As colleges across Kentucky and the nation are back underway with in-person classes, students, parents and employees have multiple ways to get updates on COVID-19 cases on campus.

Technology has encouraged transparency in the time of the coronavirus pandemic.

The Kentucky Department for Public Health online dashboard lists COVID-19 cases at colleges and universities across the state. The cases listed as of Aug. 27 include 550 students and 42 staff. 

Western Kentucky University reported 86 new cases in its weekly update posted Aug. 28 on its online dashboard. The total number of cases at the university since July 1 is 299, including students, faculty, staff and on-campus contractors.


Freshman Taylor Vibbert has always wanted to be in a sorority. When she signed up to rush this fall at Western Kentucky University, she was looking forward to the fanfair, house tours and meet-and-greets.

Then she got some bad news: Greek recruitment would be mostly virtual this year.

"That was a bummer," the 18-year-old from Louisville, Ky., said in early August. "Honestly, if I would have known, I probably wouldn't have signed up."

Vibbert was concerned she would be more outgoing in-person than over the computer, but she was willing to see how it goes.

WKU

Western Kentucky University has announced that it will no longer require standardized test scores, like the ACT and SAT, from most applicants for admission.

That change goes into effect beginning with the spring 2021 semester.

The university said it began considering such a change last year, and in the meantime has consulted “internal constituencies” that endorsed the move.

WKU Vice President for Enrollment and Student Experience Ethan Logan said in a statement Friday the school looked at multiple national studies indicating that a student’s high school grade point average is a better predictor of collegiate success than standardized testing scores.

Clinton Lewis | WKU

Monday marked the first day of the fall semester at Western Kentucky University.

Like schools across the country, COVID-19 safety precautions and restrictions are in place, and WKU students have been given choices on attending classes in-person, or studying remotely.

Just ahead of the start of the semester, WKU President Timothy Caboni spoke to WKU Public Radio about the school’s approach to conducting the elements of higher education amid a pandemic.


WKU Panhellenic Council

Western Kentucky University is offering virtual sorority recruitment on campus this fall, in response to the COVID-19 pandemic.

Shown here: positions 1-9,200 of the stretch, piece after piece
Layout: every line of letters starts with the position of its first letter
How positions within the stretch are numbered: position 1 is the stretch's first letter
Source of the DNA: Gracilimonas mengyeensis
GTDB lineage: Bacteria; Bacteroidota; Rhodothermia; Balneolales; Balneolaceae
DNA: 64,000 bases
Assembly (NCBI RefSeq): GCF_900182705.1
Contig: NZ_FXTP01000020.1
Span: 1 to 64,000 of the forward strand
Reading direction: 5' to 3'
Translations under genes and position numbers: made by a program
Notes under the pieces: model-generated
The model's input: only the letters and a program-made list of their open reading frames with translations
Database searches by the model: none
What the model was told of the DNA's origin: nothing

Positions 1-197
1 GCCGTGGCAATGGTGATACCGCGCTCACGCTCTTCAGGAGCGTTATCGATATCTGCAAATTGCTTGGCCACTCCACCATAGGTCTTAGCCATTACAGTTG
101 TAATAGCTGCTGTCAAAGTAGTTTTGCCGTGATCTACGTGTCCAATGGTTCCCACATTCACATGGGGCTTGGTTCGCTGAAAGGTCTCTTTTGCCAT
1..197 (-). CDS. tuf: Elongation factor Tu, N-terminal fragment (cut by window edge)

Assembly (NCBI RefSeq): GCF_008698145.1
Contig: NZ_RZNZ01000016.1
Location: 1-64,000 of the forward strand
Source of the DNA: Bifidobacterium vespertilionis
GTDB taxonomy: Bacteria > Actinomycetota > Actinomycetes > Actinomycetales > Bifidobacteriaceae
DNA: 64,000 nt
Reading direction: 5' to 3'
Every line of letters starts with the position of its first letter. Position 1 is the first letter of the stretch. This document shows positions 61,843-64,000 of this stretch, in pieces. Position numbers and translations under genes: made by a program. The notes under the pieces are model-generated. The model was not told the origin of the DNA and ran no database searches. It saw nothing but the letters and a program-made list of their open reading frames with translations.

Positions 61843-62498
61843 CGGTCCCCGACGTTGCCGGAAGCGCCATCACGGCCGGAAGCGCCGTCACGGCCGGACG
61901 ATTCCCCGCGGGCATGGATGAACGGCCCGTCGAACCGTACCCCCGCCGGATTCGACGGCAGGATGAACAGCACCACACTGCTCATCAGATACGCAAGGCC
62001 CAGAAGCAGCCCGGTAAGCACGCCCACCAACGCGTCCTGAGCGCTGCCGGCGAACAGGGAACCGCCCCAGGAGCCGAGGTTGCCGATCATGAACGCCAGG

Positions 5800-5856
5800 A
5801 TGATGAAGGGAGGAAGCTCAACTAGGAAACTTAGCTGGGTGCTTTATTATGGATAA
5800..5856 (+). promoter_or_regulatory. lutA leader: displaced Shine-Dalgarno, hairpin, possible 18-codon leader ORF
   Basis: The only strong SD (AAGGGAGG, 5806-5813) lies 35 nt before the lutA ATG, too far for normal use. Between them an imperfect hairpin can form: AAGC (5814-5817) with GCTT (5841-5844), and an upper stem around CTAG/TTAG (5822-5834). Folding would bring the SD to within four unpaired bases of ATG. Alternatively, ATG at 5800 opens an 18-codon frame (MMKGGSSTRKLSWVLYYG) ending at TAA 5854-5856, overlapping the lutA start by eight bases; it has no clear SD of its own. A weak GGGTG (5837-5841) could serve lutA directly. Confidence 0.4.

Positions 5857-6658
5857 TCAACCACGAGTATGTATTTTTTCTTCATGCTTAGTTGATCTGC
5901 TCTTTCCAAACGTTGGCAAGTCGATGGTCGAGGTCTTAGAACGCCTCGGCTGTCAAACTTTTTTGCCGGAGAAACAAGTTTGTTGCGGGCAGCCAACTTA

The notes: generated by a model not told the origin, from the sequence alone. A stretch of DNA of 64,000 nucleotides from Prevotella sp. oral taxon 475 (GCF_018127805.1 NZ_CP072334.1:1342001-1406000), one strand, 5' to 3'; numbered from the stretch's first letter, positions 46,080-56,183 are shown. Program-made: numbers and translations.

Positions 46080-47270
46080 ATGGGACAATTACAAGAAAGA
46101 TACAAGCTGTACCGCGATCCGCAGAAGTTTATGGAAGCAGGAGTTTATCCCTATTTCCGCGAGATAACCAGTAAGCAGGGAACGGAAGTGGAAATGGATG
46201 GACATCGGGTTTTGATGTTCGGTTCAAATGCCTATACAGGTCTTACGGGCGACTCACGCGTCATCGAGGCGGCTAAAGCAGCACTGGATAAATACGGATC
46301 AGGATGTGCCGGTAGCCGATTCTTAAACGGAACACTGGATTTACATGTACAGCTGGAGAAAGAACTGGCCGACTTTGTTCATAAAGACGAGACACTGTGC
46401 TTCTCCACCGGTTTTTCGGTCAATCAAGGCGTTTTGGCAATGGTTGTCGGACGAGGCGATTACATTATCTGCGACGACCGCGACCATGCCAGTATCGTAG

The school's Panhellenic Council voted to allow WKU's nine sorority chapters to proceed with recruitment using Zoom technology to eliminate in-person contact.  

"Each chapter will have their own Zoom account and they're creating links for all of the parties during the day," said Andrew Rash, WKU's Coordinator for Student Activities. "Move in is still the same, those ladies going through recruitment will still have recruitment counselors who will inform them about the process, show them their schedules, (and) counsel them if they need to counsel them."

As he has said many times before, the leader of Western Kentucky University is reiterating the upcoming school year will be unlike any other in the school’s history.

During an online forum with faculty and staff on Monday, President Timothy Caboni fielded questions concerning how the campus will operate under the coronavirus pandemic.

"There is no risk-free environment," stated Caboni. "There will be COVID cases on this campus and our job is to identify them, isolate them, contract trace them as quickly as we can."

WKU

Kentucky’s public universities and colleges suffered a $145 million hit from coronavirus-related expenses and declining revenues, a top state education official said Wednesday.

The financial loss represents 17% of the money state lawmakers put towards funding higher education during the budget for the last fiscal year, which ended on June 30.

Aaron Thompson, president of the Kentucky Council on Postsecondary Education predicted during a legislative hearing on Wednesday that enrollment and revenue from events and tuition will continue to be down in the coming academic year.

Rhonda J. Miller

The Bingocize program based at Western Kentucky University has been awarded a federal grant of $504,000 to expand into 60 additional Certified Nursing Facilities in Tennessee.

The program that's a combination of exercise and bingo, and focuses on balance, fall prevention, range of motion, and mobility for older adults, is already in 40 nursing homes in the Volunteer State.

Bingocize was created by WKU Associate Professor of Exercise Science Jason Crandall and is based at the Center for Applied Science in Health and Aging, or CASHA, in Bowling Green.

The new grant brings the total federal funding to more than $1 million to expand the project, with a goal of having it in 100 nursing homes in Tennessee.

Pages